Dealing with body odour in the office

Body Odour in the workplace

Among the most difficult issues people managers at times need to deal with is the ‘smelly’ person in the office.  Countless times in my HR career I have had managers virtually beg me to deal with it so they don’t have to.  I must confess that among the line up of difficult people issues this is one I have been more willing to take on.  Typically my response to a manager looking to side step their job and handball it to me is “I will help you do it, but I won’t do it for you”.  However understanding how uncomfortable most people feel in these scenarios my empathy for the manager in question but more importantly my desire to see it handled well has inspired me to step in.

As a consequence I have told people they smell on many occasions with of course varying degrees of success.  Largely however I believe these people have benefited from being made aware and have left with their dignity in tact.  Lets face it most people really don’t want to hear that they smell and they especially don’t want to hear that the whole office is talking about it.  Here are the things I have learned about how to tell someone really awkward ‘stuff’ like you smell:

  1. Have courage and deal with it – the longer you leave the issue unaddressed the more likely it is that the person will be made aware in embarrassing and even belittling circumstances.  Keep in mind the discomfort created for others and their need to have the issue addressed.  Once I observed a woman find out that her colleagues thought she stunk via a chain of emails she was eventually copied in on before someone thought to delete the commentary about her personal hygiene.
  2. Have empathy – we are all human beings and can be smelly at times. Much like the full moon, summer can be a challenging time when it comes to managing people. There are lots of reasons someone could have ongoing body odour issues that are difficult to resolve.  On numerous occasions the person concerned has advised me they are indeed aware and have been working with their doctor to find a solution.  Imagine the humiliation and horror these people must feel when finding a complimentary bottle of deodorant sitting on their desk!  Another heartless tactic I have observed far too often.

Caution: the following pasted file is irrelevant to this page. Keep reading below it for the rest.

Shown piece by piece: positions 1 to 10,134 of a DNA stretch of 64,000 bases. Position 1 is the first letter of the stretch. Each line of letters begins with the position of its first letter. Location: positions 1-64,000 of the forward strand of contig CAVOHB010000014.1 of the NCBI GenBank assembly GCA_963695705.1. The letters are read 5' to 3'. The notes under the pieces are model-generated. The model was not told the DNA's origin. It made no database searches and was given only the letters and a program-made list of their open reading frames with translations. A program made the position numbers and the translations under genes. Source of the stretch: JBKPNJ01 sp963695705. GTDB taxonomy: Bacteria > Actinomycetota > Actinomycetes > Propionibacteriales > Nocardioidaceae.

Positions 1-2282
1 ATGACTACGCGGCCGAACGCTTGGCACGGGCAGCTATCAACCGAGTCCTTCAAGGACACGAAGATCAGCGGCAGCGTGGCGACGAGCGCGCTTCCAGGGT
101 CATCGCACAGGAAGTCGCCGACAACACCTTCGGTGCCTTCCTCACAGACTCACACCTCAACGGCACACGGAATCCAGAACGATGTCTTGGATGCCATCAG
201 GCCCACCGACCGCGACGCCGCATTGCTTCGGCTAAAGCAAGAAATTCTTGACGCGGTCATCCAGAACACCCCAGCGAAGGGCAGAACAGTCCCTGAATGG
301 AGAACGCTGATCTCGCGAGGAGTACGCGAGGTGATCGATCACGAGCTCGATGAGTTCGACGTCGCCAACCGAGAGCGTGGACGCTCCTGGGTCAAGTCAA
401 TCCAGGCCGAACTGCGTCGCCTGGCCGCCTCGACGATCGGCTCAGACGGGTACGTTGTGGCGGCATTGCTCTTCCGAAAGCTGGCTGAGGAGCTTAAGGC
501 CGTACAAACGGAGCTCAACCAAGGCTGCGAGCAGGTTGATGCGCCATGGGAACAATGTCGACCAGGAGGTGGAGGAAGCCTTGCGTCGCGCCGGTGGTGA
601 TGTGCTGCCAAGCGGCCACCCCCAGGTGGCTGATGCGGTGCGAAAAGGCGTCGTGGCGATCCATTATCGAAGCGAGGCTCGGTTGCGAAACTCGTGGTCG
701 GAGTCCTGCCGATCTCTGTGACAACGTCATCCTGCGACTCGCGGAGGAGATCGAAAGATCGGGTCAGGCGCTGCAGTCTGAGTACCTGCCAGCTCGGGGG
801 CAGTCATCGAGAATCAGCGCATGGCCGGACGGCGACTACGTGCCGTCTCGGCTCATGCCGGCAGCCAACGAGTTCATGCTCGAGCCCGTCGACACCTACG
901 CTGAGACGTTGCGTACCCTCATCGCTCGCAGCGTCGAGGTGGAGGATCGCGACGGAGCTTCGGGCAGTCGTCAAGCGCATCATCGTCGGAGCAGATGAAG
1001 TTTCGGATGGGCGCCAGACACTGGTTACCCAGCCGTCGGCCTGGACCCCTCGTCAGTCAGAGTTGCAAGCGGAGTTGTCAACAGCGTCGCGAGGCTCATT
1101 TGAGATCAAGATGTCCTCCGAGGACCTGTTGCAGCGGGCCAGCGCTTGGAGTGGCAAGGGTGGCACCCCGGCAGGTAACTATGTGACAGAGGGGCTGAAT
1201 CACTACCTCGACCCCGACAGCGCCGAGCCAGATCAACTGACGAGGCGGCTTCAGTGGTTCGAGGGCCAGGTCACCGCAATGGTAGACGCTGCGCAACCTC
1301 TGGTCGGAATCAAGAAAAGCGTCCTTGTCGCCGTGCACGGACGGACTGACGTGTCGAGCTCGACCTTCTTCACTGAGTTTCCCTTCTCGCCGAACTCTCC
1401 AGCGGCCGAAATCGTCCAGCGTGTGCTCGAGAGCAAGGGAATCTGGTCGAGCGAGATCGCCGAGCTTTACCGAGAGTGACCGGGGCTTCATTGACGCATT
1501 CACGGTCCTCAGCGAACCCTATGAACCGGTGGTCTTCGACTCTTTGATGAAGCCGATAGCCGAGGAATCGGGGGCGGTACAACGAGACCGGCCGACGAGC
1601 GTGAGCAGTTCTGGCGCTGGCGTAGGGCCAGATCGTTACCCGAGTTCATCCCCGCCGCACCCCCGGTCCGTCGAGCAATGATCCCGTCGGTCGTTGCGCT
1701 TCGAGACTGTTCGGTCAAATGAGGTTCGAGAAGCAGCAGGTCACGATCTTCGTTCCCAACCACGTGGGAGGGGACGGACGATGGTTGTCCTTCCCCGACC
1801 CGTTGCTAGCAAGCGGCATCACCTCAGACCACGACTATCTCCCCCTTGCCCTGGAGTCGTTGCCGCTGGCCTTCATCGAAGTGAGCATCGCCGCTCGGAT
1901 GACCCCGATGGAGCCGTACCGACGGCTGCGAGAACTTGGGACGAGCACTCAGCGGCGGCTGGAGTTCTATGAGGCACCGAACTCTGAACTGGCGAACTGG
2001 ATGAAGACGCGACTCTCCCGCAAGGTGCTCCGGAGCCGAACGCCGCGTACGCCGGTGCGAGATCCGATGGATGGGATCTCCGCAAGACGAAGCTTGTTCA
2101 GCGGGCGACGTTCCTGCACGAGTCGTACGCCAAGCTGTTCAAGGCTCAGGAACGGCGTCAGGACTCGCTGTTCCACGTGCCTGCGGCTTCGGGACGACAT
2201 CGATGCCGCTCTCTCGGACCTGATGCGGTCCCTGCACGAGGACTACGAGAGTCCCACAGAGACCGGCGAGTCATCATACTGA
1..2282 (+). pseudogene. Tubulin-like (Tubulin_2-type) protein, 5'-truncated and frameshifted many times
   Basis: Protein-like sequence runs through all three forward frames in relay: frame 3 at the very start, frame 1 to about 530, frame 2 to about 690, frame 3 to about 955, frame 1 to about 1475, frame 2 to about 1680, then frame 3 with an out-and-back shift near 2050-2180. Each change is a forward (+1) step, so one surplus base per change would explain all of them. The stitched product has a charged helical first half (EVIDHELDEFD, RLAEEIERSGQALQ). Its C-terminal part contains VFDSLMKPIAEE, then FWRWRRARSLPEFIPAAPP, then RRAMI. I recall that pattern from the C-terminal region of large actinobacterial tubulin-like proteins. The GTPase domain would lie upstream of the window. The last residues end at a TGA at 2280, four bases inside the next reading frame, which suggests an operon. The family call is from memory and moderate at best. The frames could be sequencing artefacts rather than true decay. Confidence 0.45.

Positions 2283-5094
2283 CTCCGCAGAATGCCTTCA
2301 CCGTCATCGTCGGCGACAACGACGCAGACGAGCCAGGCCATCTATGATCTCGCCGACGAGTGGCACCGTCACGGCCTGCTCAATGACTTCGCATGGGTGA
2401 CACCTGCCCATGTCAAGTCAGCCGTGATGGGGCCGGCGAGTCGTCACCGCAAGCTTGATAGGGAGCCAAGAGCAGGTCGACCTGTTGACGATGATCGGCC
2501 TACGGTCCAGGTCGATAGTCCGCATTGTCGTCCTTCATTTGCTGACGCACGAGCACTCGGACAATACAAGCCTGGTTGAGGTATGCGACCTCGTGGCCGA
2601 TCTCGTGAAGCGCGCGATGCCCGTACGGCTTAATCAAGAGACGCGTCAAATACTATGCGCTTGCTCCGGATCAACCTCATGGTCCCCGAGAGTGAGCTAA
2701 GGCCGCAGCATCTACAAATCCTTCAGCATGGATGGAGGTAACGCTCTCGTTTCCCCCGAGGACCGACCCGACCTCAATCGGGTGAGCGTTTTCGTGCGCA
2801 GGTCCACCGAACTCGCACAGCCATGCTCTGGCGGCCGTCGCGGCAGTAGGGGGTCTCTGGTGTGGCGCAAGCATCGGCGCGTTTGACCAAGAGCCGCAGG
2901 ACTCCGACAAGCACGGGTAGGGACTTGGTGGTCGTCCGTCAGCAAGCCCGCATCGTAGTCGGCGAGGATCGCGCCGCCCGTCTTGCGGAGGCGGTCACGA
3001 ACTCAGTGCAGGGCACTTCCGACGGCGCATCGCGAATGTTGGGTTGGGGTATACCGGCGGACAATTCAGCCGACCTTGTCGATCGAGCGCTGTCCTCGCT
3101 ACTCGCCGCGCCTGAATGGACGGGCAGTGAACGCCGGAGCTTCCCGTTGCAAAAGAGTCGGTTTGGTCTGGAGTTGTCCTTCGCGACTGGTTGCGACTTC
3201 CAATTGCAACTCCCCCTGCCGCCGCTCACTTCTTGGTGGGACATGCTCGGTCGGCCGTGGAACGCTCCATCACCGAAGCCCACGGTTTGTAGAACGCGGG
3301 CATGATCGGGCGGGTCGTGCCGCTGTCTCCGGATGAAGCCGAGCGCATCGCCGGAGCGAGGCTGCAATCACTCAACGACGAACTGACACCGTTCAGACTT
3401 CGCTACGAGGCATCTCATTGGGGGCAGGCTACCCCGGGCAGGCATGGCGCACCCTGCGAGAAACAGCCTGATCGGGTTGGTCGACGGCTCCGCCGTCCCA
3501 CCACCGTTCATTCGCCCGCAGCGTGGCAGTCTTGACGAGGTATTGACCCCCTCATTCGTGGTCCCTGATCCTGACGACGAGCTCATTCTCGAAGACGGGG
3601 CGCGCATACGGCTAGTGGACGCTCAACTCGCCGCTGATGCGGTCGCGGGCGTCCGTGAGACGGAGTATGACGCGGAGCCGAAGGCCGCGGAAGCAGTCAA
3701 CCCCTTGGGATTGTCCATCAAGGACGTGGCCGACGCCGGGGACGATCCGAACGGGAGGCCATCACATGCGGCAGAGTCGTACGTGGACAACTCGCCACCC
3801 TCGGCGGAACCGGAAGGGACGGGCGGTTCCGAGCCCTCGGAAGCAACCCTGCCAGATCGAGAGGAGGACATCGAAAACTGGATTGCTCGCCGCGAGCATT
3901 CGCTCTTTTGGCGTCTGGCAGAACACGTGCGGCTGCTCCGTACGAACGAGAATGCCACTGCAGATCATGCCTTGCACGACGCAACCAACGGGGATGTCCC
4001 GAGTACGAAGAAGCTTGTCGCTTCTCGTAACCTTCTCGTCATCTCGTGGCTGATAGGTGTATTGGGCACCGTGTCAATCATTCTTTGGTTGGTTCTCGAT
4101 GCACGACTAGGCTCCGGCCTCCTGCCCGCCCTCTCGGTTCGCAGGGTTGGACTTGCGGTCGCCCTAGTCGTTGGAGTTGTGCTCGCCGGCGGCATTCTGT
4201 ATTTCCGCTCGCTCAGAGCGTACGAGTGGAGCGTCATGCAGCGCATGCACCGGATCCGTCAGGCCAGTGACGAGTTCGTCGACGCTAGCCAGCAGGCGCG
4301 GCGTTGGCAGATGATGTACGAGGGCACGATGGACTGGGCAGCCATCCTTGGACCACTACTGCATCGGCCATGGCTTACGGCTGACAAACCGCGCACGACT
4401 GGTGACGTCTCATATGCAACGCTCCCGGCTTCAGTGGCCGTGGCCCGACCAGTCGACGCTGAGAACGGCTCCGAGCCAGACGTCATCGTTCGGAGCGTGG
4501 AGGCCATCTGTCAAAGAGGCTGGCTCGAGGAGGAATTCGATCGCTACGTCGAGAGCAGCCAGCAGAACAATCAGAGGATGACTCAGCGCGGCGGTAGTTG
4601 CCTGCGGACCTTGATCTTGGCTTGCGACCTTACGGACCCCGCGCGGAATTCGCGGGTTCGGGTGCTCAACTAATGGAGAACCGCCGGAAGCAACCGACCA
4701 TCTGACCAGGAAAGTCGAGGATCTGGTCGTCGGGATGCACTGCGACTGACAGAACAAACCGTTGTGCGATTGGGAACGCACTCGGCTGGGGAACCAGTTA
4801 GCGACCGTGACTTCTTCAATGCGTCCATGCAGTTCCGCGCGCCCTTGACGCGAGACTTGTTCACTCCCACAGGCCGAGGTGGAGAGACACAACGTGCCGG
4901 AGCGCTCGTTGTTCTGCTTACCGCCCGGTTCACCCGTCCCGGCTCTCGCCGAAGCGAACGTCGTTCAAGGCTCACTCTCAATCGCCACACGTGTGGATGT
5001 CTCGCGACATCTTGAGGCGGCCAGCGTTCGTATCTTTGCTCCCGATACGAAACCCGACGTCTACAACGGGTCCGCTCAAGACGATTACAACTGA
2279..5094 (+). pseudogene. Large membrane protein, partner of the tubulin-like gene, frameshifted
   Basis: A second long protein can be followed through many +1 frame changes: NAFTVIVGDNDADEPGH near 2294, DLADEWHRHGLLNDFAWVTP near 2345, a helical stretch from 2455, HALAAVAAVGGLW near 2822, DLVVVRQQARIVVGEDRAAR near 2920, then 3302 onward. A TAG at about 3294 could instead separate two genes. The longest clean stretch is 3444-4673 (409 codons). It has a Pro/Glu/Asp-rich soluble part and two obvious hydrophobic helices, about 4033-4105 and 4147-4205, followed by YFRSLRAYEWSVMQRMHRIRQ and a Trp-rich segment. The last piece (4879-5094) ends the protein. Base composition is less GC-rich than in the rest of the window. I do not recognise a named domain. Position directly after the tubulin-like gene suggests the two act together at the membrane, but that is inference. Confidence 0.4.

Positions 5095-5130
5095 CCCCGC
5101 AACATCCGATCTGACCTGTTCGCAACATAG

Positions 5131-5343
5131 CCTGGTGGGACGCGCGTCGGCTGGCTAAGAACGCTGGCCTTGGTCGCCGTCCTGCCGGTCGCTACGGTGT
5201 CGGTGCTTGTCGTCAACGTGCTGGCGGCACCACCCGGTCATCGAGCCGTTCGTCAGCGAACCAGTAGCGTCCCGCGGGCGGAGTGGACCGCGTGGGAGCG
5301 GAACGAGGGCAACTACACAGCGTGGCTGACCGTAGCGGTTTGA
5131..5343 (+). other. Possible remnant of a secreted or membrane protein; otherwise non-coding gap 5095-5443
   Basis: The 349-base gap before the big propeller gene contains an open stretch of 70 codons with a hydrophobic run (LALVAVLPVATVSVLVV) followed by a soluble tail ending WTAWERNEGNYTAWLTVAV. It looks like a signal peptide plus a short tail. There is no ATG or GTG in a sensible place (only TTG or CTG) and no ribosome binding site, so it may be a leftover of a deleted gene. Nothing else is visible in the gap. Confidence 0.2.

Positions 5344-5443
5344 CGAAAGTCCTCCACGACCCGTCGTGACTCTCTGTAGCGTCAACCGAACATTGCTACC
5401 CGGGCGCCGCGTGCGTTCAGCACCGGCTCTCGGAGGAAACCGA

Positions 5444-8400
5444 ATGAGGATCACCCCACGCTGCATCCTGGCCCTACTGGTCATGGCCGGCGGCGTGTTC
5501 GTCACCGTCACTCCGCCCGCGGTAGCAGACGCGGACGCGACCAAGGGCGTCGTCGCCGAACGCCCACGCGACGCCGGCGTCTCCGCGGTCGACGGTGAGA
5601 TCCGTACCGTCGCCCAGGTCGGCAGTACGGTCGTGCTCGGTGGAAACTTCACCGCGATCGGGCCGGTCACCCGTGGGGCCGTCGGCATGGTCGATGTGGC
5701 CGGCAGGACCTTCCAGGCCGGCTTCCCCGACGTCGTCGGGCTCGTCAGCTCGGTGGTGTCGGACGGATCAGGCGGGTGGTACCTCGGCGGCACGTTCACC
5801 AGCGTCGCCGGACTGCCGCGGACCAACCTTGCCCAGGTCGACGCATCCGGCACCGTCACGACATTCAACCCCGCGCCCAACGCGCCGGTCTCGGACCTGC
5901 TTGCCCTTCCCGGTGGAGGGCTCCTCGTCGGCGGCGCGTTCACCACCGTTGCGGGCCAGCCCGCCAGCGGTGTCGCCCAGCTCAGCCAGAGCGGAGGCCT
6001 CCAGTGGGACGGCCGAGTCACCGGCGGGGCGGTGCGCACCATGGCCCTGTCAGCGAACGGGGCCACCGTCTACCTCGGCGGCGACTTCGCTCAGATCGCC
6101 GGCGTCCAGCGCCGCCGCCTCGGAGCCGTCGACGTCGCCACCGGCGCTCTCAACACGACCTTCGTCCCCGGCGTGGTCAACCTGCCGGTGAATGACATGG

3. Get to the point – stammering and stuttering while raising the issue will only exacerbate the discomfort you and the person in question is likely to feel.  Be prepared for what you need to say and then say it in a manner that is direct and yet sensitive.  Have empathy in your tone while speaking with conviction.
  4. Don’t tell them everyone is talking about it – minimize embarrassment by talking about your own observations, not everyone else’s.  “Sandy, this may be difficult for you to hear but I’ve noticed on a number of occasions that your body odour can be quite strong. I’m not sure if you are already aware but I feel its only fair that I let you know in case you aren’t”.
  5. Explain why it matters – “my concern is if I have noticed it is possible that others have also.  I’m sure you can appreciate that working closely with other people it may become an issue for them and impact both their comfort and your own”.
  6. Don’t offer solutions! – it really isn’t a good idea to make suggestions or ask questions like ‘do you shower each day’ or ‘you may need to look at other brands of deodorant’.  Tell them it’s a problem and then leave it to them to resolve it.  Most people will be grateful for your honesty and the courage you have shown by talking to them about it.
  7. Offer support and let them go – “please don’t hesitate to let me know Sandy if there is something I should be aware of or can do to help you.  Otherwise I will leave you to resolve the issue in what ever way you need to”.  At this point the vast majority of people I have spoken to have offered further insight to the problem and expressed sincere desire to resolve it.

In all the years I have been dealing with this and similar issues I have never had someone either not care or not at the very least attempt to resolve the problem.  Most human beings will immediately try to deal with it the best they can.   There has been the odd occasion when it has been ongoing because it is a medical problem.  In these circumstances I have spoken to others either with the person in question or on their behalf because it has become necessary to provide comfort to their colleagues that they are trying to resolve the issue.  In those circumstances I have found people to be compassionate and patient.

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